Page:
July 1, 1935
In January 1955, the Senate briefly suspended its proceedings to honor seven staff members. Never before had there been such an occasion. The seven employees shared one characteristic: Each had worked for the Senate for more than half a century.
The best known among this honored group was Charles Watkins. Twenty years earlier, in July 1935, Watkins had been appointed the Senate’s first official parliamentarian.
Charles Watkins had arrived in the Senate in 1904 from Arkansas to work as a stenographer. Blessed with a photographic memory, and a curiosity about Senate procedures, he eventually transferred to the Senate floor as journal clerk. In 1919, he started what became a 45-year search of the Congressional Record, back to the 1880s, for Senate decisions that interpreted the body’s individual standing rules to the legislative needs of the moment.
In 1923, Watkins replaced the ailing assistant secretary of the Senate as unofficial advisor on floor procedure to the presiding officer. From that time, he became the body’s parliamentarian, in fact if not in title. Finally, in 1935, at a time when an increased volume of New Deal-era legislation expanded opportunities for procedural confusion and mischief, he gained the actual title.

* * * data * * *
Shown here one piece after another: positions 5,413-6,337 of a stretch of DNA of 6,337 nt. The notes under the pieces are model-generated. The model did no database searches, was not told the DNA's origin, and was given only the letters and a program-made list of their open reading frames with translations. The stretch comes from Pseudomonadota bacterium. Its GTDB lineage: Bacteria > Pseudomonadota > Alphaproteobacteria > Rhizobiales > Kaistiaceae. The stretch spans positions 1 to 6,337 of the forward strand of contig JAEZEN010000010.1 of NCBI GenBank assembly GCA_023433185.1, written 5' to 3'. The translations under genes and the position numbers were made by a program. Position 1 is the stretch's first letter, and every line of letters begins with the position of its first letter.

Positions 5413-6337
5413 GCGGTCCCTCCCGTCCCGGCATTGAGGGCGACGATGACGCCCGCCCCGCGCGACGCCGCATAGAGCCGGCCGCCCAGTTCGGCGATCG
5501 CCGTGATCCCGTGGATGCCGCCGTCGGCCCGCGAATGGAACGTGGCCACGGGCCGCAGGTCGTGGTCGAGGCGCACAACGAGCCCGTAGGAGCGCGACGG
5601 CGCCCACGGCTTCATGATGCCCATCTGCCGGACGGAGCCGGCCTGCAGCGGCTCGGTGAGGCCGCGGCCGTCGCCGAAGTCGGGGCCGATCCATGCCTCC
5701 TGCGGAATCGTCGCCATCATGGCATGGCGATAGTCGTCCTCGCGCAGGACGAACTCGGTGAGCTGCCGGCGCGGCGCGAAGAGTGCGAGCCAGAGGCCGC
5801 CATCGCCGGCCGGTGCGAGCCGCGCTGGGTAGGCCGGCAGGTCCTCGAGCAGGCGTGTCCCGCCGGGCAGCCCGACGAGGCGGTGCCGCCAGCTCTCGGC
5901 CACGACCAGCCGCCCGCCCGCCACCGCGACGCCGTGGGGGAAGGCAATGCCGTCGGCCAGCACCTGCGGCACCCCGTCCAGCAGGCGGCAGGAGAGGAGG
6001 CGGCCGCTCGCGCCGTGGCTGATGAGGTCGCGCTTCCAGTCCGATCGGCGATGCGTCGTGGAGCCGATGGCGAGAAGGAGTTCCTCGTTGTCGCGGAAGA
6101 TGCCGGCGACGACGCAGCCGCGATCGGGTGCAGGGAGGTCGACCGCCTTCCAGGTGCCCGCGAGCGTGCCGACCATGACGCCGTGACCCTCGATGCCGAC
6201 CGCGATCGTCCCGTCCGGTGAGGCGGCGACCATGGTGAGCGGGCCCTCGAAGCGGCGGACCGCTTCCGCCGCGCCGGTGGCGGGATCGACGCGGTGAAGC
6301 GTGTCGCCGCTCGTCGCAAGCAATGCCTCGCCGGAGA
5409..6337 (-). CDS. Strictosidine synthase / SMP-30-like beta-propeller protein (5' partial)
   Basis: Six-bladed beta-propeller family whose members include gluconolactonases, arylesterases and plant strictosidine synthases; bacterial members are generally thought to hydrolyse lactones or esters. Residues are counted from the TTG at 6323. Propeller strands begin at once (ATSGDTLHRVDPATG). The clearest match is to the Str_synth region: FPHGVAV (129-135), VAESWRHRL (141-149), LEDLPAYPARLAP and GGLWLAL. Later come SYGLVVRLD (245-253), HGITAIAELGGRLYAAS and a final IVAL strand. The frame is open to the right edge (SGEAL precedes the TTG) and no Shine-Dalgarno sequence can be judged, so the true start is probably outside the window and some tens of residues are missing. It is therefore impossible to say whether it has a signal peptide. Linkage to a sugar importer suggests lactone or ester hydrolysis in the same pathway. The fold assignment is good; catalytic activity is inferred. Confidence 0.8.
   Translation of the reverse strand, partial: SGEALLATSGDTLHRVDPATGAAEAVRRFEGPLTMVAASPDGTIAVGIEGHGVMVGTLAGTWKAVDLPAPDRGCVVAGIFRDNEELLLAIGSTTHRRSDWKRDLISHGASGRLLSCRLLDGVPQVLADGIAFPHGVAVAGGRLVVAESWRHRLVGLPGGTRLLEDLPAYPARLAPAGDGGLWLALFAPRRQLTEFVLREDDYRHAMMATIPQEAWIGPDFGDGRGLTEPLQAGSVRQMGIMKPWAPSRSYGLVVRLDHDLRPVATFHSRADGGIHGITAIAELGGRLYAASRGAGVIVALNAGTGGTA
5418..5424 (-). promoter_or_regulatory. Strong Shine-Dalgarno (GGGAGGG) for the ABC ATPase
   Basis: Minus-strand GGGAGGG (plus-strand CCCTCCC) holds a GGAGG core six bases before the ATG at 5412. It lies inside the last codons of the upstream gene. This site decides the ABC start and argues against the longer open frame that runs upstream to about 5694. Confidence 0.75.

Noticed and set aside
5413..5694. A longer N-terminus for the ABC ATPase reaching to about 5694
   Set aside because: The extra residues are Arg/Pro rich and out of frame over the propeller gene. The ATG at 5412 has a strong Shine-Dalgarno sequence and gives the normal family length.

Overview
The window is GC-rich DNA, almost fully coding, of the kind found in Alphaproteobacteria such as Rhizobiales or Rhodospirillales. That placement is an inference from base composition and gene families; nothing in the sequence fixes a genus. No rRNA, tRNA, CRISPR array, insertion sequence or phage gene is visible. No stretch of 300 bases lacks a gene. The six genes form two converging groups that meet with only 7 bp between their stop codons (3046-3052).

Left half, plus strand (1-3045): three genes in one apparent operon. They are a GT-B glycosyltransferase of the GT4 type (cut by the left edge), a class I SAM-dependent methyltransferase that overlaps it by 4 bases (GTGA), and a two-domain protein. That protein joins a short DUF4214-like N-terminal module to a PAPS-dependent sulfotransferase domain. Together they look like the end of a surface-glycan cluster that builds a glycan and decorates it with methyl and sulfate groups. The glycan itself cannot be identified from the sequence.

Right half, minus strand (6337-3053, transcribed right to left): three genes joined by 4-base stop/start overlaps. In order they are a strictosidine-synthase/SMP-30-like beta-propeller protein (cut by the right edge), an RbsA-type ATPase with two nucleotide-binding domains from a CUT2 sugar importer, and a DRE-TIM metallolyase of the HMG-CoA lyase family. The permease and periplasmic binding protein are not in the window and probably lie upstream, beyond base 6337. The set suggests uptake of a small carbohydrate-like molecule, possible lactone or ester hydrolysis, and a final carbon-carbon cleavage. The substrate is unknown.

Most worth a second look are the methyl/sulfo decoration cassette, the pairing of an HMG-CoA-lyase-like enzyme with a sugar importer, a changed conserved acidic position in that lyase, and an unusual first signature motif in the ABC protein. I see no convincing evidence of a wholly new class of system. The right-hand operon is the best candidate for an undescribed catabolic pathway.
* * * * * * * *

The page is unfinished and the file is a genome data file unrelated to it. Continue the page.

By 1949, when Watkins reached the age of 70, the Senate authorized hiring of an assistant parliamentarian to give him some relief during the all-night filibusters of that era. On one occasion in the 1950s, he worked a round-the-clock filibuster for 48 unrelieved hours.
In 1964, still on the job after 60 years, Watkins’ legendary memory began to fail, causing problems with the advice he gave to presiding officers. At the end of that year’s grueling session, Majority Leader Mike Mansfield reluctantly informed the 85-year-old "Charlie" Watkins that his tenure as parliamentarian had come to an end.
At that 1955 tribute to long-serving staff, South Dakota Senator Francis Case praised Watkins’ command of parliamentary procedure. “Once his mind clasps a point, it sets like a vise. He is as a seeing-eye dog to guide the newcomers through parliamentary mazes and a rod and a staff to those who preside. It might be said that he sits only a little lower than the angels and dispenses wisdom like an oracle.”
Today, the book known as Riddick’s Senate Procedure, based on the research Watkins began in 1919, serves as a perfect memorial to this dignified and kindly man of the Senate.
Ritchie, Donald A. “Charles Lee Watkins.” In Arkansas Biography, edited by Nancy A. Williams. Fayetteville: University of Arkansas Press, 2000.